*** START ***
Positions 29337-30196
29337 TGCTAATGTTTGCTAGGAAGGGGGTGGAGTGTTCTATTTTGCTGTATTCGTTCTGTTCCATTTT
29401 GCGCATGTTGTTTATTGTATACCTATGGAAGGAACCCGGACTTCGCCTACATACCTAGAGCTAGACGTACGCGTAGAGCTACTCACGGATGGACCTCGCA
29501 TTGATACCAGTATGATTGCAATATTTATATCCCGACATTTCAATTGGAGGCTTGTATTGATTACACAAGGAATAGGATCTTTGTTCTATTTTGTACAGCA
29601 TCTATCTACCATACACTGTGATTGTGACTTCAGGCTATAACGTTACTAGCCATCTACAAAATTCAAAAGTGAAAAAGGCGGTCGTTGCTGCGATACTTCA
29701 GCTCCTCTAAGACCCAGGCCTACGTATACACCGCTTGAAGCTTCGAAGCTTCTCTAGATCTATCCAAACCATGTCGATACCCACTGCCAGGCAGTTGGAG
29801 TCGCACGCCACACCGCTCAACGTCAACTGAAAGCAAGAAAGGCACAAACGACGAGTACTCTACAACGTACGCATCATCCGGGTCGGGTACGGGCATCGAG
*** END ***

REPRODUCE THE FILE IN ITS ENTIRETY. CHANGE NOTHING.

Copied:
Positions 29337-30196
29337 TGCTAATGTTTGCTAGGAAGGGGGTGGAGTGTTCTATTTTGCTGTATTCGTTCTGTTCCATTTT
29401 GCGCATGTTGTTTATTGTATACCTATGGAAGGAACCCGGACTTCGCCTACATACCTAGAGCTAGACGTACGCGTAGAGCTACTCACGGATGGACCTCGCA
29501 TTGATACCAGTATGATTGCAATATTTATATCCCGACATTTCAATTGGAGGCTTGTATTGATTACACAAGGAATAGGATCTTTGTTCTATTTTGTACAGCA
29601 TCTATCTACCATACACTGTGATTGTGACTTCAGGCTATAACGTTACTAGCCATCTACAAAATTCAAAAGTGAAAAAGGCGGTCGTTGCTGCGATACTTCA
29701 GCTCCTCTAAGACCCAGGCCTACGTATACACCGCTTGAAGCTTCGAAGCTTCTCTAGATCTATCCAAACCATGTCGATACCCACTGCCAGGCAGTTGGAG
29801 TCGCACGCCACACCGCTCAACGTCAACTGAAAGCAAGAAAGGCACAAACGACGAGTACTCTACAACGTACGCATCATCCGGGTCGGGTACGGGCATCGAG